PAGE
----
Keeping warm and staying alive were Election Day priorites for the G.I.

“The soldier vote may be the deciding factor in many States,” reported George Gallup two days before the November 7, 1944 presidential election, drawing on his latest public opinion poll. The Associated Press reported that in at least 11 states, worth a combined 206 electoral votes, officials “expressed the opinion” that the soldier vote “could be decisive.” Another AP report showed that the estimated soldier votes for 16 hotly contested states could tip the plurality in each towards either candidate, incumbent Democratic President Franklin Delano Roosevelt or his Republican opponent Thomas Dewey.

It had been eighty years since the ballot of U.S. service members was so influential in determining the president. Not since the Civil War did the U.S. soldier have such importance in presidential politics. However, this did not exactly translate to election fever among the G.I.’s fighting the Second World War. In the German Hürtgen Forest, site of some of the fiercest fighting in the fall of 1944, election-day inquires “brought mostly disinterested replies from bearded soldiers trudging thru the mire or standing in the roadside and beating their hands together to keep warm.” Compared with the harsh realities of the life at the front for these 1st U.S. Army soldiers, the fact that it was finally election day mattered little for those who may have voted already by absentee ballot or those who didn’t vote at all, for a variety of reasons including “too much red tape connected with filling out forms.”

A similar tone resonated amongst the 3rd Army on the front in France, where Robert Crombie of the Chicago Tribune wrote that the election seemed “pretty remote from the mud and rain and chilly skies.” Although this reporter found some soldiers that did vote, many others didn’t. One lieutenant stated that he “didn’t vote because he felt he didn’t know enough of the situation from this distance” while a corporal who did vote admitted he “wasn’t very interested in the outcome because he didn’t feel it had anything to do with the outcome of the war.” Milton Bracker of the New York Times reported much the same amongst the 5th Army in Italy where curiosity did not extend beyond who was the victor and consequences of the election were “rarely subjects of soldier conversation.” Despite having been worked up by the subject of enfranchisement, few front line soldiers showed much interest in the face of the dangers of war.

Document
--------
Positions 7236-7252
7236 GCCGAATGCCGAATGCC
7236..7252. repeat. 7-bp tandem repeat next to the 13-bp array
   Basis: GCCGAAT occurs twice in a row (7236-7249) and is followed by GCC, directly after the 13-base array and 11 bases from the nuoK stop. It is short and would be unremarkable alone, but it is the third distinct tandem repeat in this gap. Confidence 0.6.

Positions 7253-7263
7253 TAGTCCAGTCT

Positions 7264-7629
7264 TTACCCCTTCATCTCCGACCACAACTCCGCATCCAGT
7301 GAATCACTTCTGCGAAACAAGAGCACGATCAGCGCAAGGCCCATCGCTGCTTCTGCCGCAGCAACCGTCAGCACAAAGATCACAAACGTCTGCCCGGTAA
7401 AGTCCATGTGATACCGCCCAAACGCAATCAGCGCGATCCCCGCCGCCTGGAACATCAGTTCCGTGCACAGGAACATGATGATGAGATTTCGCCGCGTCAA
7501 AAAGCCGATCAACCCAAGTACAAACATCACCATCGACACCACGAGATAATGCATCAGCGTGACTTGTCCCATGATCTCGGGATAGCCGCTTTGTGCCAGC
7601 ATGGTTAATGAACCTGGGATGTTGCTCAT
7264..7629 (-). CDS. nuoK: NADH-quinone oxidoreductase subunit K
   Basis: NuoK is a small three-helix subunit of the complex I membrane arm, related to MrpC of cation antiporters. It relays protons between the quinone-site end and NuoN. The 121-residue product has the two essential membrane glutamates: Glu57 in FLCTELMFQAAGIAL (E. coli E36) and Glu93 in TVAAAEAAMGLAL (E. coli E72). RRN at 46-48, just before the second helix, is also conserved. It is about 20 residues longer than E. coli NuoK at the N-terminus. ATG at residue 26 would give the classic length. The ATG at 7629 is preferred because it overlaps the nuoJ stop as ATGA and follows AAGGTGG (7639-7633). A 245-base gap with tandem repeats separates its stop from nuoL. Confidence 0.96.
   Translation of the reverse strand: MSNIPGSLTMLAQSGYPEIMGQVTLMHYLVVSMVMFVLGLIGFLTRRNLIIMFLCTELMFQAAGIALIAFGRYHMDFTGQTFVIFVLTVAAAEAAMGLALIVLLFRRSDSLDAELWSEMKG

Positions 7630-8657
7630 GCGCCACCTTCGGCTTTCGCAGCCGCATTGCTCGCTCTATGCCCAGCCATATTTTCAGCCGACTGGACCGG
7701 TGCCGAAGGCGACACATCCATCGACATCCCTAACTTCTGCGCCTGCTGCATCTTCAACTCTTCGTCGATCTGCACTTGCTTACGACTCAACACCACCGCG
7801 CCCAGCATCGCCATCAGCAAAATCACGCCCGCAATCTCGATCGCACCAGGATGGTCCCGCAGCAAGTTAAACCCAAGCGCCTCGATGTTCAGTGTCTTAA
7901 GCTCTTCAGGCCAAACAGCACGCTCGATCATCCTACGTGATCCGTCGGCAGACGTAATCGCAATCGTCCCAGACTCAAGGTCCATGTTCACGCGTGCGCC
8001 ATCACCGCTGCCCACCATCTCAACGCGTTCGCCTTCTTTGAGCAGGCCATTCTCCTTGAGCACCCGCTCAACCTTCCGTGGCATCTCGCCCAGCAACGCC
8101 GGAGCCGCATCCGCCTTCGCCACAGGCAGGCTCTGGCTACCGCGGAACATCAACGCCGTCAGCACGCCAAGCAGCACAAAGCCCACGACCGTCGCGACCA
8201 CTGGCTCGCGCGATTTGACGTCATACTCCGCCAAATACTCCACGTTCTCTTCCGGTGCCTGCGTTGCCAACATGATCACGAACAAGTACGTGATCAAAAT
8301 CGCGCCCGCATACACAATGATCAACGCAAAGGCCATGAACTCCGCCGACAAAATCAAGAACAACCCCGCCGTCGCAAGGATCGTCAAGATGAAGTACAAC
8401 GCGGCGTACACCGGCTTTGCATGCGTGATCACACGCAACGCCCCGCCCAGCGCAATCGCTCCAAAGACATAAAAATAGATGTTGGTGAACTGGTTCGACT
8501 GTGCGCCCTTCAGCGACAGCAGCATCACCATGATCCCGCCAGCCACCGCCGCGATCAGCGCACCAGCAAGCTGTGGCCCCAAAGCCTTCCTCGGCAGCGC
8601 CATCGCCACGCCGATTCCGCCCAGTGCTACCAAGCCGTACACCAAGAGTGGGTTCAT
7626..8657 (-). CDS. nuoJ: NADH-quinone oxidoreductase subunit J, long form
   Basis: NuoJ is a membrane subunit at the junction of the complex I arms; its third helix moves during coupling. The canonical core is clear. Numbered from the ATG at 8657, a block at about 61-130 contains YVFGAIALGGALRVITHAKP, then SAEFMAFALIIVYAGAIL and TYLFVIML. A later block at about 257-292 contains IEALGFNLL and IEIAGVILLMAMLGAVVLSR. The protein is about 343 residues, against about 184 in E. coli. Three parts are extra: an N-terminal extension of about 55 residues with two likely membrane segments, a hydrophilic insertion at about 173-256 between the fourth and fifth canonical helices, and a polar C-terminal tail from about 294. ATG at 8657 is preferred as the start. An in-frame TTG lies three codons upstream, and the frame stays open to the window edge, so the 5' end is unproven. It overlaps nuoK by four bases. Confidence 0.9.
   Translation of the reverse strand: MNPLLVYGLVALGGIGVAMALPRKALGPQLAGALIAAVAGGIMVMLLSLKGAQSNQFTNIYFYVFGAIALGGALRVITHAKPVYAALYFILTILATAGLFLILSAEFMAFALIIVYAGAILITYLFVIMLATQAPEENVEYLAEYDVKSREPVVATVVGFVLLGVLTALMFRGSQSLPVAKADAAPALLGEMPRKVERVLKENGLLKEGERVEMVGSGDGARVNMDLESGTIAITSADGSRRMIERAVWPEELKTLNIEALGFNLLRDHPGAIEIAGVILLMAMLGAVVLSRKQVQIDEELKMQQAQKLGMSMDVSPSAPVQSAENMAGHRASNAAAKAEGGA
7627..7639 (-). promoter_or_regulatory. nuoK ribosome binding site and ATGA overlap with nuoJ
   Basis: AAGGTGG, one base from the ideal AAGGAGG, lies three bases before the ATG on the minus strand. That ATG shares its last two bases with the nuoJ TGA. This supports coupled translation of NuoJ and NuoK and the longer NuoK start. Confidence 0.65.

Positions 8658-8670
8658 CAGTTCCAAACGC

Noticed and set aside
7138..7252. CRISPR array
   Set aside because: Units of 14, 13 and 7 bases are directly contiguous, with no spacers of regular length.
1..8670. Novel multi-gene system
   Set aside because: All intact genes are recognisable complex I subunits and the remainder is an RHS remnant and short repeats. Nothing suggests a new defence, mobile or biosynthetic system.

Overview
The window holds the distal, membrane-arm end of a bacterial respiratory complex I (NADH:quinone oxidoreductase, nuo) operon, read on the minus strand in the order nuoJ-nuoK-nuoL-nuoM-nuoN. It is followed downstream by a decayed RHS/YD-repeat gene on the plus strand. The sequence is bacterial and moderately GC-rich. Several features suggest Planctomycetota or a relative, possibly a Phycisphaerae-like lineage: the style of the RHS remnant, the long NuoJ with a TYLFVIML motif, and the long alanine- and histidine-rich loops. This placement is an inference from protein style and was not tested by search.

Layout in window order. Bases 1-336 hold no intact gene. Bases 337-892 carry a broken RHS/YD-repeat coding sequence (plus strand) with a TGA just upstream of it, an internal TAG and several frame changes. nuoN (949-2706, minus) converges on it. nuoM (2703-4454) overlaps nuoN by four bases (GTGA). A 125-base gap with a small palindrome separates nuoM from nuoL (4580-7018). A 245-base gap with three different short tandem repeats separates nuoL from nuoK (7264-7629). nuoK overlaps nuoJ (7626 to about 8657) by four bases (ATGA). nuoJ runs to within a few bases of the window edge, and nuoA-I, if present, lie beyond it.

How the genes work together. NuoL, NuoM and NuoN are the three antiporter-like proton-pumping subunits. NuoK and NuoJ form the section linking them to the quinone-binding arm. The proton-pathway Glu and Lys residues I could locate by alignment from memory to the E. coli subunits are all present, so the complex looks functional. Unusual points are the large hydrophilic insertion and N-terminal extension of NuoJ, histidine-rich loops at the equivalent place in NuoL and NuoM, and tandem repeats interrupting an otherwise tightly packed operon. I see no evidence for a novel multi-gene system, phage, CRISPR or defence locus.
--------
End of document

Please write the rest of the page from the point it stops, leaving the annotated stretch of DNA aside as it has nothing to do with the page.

The same cannot be said of all soldiers, especially those in the rear. Edward Doles of the Chicago Defender reported the intense enthusiasm of the soldiers in an African American artillery unit where “huge voting placards hanging near the mess tent,” were the place “where all men crowded looking for his state’s requirements” for voting. In London, much farther away from the fighting, the Chicago Tribune reported that “election crowds of American officers and servicemen swarmed London’s west end,” where “shouts of ‘Dewey’ and ‘Roosevelt’ alternated while election slogans echoed through blacked out streets.” In safe London the fervor over the election mimicked the election day enthusiasm of the home front and saw none of the disparity of the front lines.

In times of great conflict the importance of the soldier vote cannot be discounted. However, when faced with the brutal conditions of modern warfare, it should come as no surprise that for the G.I. election politics took a rear seat to the everyday hazards of combat. It is remarkable that any front line soldiers voted at all when each day they faced the life and death situations of war.